Some cooks are just drawn to bones. You know the type, always saving the bones from a roast chicken or a pork butt to boil with odds and ends from the fridge — limp carrot, exterior piece of celery, maybe spinach stems. The thin results are just the thing for making grains. And then there are cooks who go a step further, specifically buying bones to use – and not just as treats for their dogs. They’re buying beef knuckles, marrow bones, pork neck bones. If you read food magazines and websites lately, it seems like the only thing there is to make with these bones is (trendy) bone broth. We love bone broth (here’s our take on how to make it) but it’s far from the only thing you can cook with bones.

We keep our bones in our retail freezer, not in our vending machines. So if you’re in the market for bones, make sure to visit us during retail hours. Then try these recipes. Or make bone broth. Up to you.


Neck bones are inexpensive, easy to work into a number of dishes, and full of flavor. They have a small amount meat on them, which can fall off the bone after a few hours of cooking and add a special something to whatever dish you’re making. Try this with a pot of beans and you’ll know exactly what we mean. If you haven’t yet tried pork neck bones in your spaghetti sauce, do it now. Or use them to make a soul food/Southern-inspired gravy and rice. Josh Applestone likes to boil then bake them, and cover them with sauce – currently he’s loving them with fresh tomatillos. For more ideas, here’s whole post on the best way to cook pork neck bones.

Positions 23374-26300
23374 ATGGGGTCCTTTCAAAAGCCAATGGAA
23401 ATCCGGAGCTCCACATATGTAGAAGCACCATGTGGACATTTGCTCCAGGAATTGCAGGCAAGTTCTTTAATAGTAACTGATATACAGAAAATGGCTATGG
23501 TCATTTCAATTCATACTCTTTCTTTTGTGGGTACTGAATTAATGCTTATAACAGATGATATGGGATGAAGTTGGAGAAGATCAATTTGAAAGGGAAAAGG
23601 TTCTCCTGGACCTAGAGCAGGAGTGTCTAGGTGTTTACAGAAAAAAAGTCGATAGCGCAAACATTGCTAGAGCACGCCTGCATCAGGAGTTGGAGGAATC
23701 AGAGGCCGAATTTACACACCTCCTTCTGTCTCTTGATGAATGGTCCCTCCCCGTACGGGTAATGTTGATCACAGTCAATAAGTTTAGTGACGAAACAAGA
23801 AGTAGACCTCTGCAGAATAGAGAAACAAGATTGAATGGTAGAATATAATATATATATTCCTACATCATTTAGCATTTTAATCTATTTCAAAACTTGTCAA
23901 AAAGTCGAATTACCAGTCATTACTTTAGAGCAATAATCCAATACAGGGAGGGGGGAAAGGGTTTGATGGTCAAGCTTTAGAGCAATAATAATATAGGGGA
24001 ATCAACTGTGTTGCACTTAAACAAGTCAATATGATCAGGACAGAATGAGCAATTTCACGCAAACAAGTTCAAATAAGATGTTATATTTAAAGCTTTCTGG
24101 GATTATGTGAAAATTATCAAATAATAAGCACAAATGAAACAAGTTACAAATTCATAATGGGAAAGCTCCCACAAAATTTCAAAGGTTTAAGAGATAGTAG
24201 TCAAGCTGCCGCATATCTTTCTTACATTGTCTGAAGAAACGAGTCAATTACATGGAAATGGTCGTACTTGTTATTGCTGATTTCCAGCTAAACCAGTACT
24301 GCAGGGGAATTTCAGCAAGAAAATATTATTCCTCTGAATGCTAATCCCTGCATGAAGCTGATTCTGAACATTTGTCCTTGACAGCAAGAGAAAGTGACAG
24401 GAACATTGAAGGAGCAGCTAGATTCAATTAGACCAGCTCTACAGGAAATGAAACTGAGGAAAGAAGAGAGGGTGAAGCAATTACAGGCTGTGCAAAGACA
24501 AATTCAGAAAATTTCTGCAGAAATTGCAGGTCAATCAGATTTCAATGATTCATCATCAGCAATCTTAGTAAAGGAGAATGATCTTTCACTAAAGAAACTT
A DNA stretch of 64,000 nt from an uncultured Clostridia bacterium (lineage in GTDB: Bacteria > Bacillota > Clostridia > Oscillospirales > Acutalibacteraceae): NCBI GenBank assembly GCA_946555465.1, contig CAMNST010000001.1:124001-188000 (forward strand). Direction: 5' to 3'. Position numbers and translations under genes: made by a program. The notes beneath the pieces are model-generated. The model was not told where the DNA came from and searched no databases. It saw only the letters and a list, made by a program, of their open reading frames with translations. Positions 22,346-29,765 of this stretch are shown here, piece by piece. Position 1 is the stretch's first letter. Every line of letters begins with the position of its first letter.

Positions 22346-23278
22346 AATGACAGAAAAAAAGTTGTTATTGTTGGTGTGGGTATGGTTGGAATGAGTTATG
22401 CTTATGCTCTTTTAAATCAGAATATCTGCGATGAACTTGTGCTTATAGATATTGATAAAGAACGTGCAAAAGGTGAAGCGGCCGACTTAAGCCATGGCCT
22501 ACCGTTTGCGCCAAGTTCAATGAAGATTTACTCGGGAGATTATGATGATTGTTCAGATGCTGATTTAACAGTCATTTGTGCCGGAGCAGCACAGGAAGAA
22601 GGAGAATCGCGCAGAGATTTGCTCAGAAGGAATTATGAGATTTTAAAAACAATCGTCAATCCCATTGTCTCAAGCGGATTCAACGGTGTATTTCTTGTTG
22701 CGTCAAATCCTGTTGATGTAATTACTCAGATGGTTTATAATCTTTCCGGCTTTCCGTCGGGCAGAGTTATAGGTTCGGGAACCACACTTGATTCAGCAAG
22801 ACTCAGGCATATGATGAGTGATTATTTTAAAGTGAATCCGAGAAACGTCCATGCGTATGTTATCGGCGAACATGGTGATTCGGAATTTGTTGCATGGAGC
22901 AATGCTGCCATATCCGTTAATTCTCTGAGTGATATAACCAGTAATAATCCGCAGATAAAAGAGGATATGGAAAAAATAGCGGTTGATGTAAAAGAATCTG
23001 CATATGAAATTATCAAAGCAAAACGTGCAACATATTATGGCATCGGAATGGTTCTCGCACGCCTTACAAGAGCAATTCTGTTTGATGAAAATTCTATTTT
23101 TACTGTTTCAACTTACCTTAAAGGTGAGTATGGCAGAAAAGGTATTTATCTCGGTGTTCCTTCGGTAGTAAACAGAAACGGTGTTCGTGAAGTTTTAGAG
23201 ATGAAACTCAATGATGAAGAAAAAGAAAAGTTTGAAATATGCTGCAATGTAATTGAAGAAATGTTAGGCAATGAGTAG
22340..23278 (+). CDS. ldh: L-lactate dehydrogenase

Marrow is in shank bones —  the center shank cut in pieces. It’s only edible when cooked. But you can use raw marrow to finish a steak instead of butter (just place a marrow chip on the steak and let the oven bake it off). If you want to do that (it’s delicious!), custom order marrow chips. We like to heat up the bones, season to taste, and eat with a little spoon and toast. Or render and chill it with butter to make a marrow butter. Follow a recipe, like this Food Network one, for either if you’re new to cooking marrow. One thing we don’t suggest using marrow for is soup. People do it but it’s an expensive way of making soup — we have soup bones (beef knuckle) for that.


Lamb neck can be cooked in similar ways to pork neck. We like to braise it low and slow and pull the shards of meat off the bone. It’s not a lot of meat, but it’s great in heavily spiced stews, soups, and curries. If you’re interested learning more, read this ode to lamb necks on Serious Eats, which includes a recipe.

What do you like to make with bones?